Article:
Post  Badboy on Sun 10 Mar - 12:06

DOESN'T UKIP SUPPORT THE DISMANTLING OF THE NHS AD POSSIBLY WELFARE.

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Re: Farage suggests Conservative pact at secret dinner with Murdoch

Post  Panda on Sun 10 Mar - 12:18

Badboy wrote:DOESN'T UKIP SUPPORT THE DISMANTLING OF THE NHS AD POSSIBLY WELFARE.

I doubt it Badboy, his main aim is to dismantle the EU and bring it back to a free market and Defense policy where all Countries are involved.

I'm disappointed that he dined with Murdoch, and hope he does not get too involved with him.

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Re: Farage suggests Conservative pact at secret dinner with Murdoch

Post  Panda on Sat 16 Mar - 13:42

Nigel Farage: beware Ukip's smiling assassin


The Ukip leader Nigel Farage his party of 'cranks and gadflies’ have become
a clear and present danger to David Cameron and the Conservative Party









Flying the flag in Strasbourg:
'I can’t stand Cameron. He’s shallow and nobody trusts a word he says. I respect
people with different opinions that are sincerely held’ Photo: LUCAS
SCHIFRES






By Judith Woods

8:15PM GMT 15 Mar 2013

738 Comments




Oh dear. Without wishing to add to David Cameron’s woes, it is my unhappy
duty to inform him that I have arrived at the Strasbourg parliamentary offices
of the Ukip leader, Nigel Farage – and the number on the door is 007.
Coincidence? Given that our man in Europe, or at least the only one of our MEPs
anyone has ever heard of, represents a clear and present danger to the
Conservatives, perhaps not. Moreover, Farage, dapper in Savile Row suit and
silky socks nattily embroidered with purple £ signs, has the deceptively urbane
air of, if not a trained killer, then a smiling assassin.


“I can’t stand Cameron,” says Farage, witheringly, through a miasma of
cigarette smoke. “He’s shallow, nobody trusts a word he says. I respect people
with different opinions that are sincerely held. The Lib Dems make no secret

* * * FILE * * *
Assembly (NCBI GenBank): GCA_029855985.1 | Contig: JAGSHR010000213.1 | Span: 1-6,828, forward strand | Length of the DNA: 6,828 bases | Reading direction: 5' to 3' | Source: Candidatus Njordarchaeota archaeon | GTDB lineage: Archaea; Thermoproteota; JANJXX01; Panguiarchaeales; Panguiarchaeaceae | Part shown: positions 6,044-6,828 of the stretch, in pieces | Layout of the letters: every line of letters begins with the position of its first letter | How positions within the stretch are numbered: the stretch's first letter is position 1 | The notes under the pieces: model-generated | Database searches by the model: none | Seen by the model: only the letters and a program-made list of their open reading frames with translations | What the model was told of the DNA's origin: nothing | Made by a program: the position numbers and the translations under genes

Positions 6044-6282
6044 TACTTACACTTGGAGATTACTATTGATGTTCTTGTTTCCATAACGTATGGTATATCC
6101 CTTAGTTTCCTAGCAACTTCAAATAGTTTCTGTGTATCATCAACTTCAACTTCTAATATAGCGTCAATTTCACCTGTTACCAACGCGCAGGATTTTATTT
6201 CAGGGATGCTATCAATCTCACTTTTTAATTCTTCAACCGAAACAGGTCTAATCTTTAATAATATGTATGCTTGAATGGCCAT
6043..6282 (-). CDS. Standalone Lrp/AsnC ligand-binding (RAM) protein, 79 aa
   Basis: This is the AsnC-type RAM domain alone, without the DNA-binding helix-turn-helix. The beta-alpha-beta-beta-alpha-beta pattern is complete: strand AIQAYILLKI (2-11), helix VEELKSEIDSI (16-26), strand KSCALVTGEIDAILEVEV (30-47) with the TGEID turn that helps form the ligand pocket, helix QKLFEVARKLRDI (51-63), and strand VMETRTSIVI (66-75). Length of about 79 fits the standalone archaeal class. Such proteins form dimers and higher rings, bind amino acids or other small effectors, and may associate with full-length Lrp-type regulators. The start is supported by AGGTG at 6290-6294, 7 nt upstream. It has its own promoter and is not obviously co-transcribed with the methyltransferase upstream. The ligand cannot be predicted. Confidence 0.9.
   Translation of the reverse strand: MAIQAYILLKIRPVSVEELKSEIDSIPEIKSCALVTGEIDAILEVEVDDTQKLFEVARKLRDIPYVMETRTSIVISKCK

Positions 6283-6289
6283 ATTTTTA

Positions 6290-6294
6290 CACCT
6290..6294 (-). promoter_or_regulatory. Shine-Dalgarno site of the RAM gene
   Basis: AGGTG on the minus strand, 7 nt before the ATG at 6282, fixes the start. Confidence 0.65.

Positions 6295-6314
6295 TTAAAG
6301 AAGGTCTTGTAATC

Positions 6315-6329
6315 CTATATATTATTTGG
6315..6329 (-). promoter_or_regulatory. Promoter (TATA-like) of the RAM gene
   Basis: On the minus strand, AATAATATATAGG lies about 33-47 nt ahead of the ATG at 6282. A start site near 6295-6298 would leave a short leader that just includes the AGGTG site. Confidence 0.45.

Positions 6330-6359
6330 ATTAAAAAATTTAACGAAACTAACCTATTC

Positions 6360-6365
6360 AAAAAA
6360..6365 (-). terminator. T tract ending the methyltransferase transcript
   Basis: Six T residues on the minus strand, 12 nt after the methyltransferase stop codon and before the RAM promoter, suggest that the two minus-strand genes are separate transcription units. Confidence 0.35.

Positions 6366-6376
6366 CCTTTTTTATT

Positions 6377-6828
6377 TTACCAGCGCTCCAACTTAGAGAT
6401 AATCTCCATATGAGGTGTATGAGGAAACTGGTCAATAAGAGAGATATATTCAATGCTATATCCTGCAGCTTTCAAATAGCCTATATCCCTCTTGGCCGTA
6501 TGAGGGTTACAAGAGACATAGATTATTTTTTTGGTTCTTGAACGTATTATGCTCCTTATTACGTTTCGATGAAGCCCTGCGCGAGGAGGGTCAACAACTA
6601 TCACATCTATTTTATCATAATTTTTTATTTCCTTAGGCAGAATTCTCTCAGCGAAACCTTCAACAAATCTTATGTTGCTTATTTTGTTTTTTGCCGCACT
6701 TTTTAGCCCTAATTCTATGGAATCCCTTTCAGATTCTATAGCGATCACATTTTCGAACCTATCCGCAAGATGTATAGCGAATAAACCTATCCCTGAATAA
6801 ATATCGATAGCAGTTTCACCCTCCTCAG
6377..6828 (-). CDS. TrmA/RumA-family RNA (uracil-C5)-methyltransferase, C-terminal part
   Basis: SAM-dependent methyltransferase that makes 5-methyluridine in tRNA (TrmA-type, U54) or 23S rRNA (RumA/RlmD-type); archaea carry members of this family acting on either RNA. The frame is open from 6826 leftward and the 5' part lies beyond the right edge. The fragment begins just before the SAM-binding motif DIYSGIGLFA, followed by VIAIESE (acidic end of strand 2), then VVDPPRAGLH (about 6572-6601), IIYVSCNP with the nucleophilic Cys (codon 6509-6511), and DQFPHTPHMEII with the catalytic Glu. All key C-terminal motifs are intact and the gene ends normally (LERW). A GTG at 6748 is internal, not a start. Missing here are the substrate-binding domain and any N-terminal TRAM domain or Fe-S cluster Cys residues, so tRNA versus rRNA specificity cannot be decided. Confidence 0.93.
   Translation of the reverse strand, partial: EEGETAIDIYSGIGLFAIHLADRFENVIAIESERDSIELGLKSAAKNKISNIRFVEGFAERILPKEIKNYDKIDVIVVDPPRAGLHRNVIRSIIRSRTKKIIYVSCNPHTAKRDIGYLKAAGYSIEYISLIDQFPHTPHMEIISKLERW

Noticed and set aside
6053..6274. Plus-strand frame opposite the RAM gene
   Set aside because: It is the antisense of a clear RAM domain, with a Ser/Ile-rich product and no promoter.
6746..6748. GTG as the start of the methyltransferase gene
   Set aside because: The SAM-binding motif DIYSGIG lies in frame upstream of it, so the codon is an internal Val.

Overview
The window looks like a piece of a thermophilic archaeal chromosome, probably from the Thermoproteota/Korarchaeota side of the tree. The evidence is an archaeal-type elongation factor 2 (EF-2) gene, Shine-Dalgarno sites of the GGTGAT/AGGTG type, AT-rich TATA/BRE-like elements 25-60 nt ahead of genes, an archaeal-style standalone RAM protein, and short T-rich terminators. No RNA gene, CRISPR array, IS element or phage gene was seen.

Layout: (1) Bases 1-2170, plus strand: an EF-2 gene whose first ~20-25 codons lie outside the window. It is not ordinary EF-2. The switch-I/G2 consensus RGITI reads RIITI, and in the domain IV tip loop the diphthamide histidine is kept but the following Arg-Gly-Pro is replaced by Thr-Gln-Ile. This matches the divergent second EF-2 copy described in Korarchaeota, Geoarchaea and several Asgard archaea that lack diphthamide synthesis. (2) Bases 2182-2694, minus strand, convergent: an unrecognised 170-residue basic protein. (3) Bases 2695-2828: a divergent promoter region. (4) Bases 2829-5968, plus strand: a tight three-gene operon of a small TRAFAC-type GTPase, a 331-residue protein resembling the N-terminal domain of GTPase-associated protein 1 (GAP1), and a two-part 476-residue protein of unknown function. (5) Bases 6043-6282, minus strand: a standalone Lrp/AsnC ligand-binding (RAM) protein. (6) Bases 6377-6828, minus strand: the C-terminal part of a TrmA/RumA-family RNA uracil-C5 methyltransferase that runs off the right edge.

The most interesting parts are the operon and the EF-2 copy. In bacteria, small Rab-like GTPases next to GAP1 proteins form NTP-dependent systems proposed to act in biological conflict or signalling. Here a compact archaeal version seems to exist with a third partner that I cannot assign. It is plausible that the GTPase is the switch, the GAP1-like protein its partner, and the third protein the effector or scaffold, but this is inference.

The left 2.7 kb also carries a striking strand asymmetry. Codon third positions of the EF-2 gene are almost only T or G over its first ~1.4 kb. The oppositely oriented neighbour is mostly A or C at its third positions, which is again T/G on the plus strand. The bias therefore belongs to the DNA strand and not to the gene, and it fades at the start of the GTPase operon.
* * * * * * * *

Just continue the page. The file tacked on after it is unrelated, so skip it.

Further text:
they are pro-Europe; I might disagree but at least they are upfront. I reserve
my hatred for the class of political weasels who say one thing in Britain and
then vote an entirely different way in the European Parliament.”


Said Conservative MEP weasels currently number 26. Ukip, branded “cranks and
gadflies” by Michael Howard in 2004, boasts a dozen MEPs, who pointedly wear
ties featuring gadflies and cranks. “Cameron makes promises he has no intention
of keeping because he can’t,” continues Farage. “Britain is so tied into the
European Union that he can’t leave the European Convention of Human Rights,
there is no room for manoeuvre.”


Later, when voting gets under way inside the plenary chamber, it’s clear that
the Farage fraternity spend their days voting a big fat (splenetic) no to
everything. It’s a “no” to new regulations on the disposal of timber, “no” to
resolutions about venture capital funds and a noisy barracking “no” to measures
giving EU institutions the authority to monitor and control member states’
budgets.


Not that it makes any difference; the votes are overwhelmingly in favour. On
the subject of voting, Cameron’s in-out referendum on Europe, announced in
January, ought to have rendered Ukip obsolete. That it didn’t, is a pressing
concern for Tory strategists. “Look, the problems of the Conservative Party are
not all down to me,” insists Farage. “They are suffering from major disconnect;
Tory voters are historically used to a party of free enterprise and wealth
creation, but all it wants to talk about is gay marriage, wind turbines and
metropolitan Notting Hill claptrap.”